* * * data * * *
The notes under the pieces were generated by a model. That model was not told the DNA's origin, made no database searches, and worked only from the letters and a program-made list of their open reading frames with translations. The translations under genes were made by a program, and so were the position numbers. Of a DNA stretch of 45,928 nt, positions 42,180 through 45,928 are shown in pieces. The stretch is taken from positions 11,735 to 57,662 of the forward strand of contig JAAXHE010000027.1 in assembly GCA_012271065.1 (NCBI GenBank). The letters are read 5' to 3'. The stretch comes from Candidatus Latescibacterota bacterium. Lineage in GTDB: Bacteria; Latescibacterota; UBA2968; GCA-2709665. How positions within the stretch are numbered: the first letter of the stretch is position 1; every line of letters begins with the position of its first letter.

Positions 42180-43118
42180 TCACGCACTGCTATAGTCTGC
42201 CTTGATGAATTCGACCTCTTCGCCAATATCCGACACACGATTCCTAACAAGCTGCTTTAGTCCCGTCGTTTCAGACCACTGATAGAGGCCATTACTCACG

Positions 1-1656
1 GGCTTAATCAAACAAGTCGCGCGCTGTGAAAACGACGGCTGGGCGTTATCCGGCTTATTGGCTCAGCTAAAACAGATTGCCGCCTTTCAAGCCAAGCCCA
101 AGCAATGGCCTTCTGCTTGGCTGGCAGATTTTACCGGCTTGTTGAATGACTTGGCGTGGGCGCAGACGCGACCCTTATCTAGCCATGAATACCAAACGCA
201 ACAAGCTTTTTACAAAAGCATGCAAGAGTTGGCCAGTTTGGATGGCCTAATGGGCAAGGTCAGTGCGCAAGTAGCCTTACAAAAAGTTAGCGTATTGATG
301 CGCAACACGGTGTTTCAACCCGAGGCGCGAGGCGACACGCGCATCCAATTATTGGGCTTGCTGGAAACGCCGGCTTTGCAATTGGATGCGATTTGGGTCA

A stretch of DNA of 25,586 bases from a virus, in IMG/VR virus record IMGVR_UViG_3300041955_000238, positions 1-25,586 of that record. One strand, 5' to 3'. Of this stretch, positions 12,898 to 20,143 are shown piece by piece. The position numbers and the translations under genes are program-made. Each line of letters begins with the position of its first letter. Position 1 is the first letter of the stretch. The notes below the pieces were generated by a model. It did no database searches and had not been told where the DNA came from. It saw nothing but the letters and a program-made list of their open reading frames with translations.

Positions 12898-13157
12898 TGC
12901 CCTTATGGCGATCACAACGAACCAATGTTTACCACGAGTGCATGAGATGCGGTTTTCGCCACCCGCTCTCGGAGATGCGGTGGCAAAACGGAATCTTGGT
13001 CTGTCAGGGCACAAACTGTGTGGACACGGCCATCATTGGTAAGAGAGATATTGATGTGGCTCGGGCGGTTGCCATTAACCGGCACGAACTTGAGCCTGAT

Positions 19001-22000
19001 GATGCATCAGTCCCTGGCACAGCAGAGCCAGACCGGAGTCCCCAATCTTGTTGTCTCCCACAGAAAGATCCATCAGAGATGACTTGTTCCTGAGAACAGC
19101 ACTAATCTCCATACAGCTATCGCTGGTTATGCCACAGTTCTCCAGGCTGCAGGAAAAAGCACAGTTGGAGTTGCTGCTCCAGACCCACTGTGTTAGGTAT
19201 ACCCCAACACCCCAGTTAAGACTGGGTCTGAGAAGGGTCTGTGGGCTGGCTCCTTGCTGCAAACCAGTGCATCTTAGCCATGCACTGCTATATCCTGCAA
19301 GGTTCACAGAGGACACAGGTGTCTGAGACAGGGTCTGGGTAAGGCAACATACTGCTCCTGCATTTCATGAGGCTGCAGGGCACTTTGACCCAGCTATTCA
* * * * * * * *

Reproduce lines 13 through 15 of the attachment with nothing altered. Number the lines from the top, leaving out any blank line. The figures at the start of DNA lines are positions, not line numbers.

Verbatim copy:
12901 CCTTATGGCGATCACAACGAACCAATGTTTACCACGAGTGCATGAGATGCGGTTTTCGCCACCCGCTCTCGGAGATGCGGTGGCAAAACGGAATCTTGGT
13001 CTGTCAGGGCACAAACTGTGTGGACACGGCCATCATTGGTAAGAGAGATATTGATGTGGCTCGGGCGGTTGCCATTAACCGGCACGAACTTGAGCCTGAT

Positions 19001-22000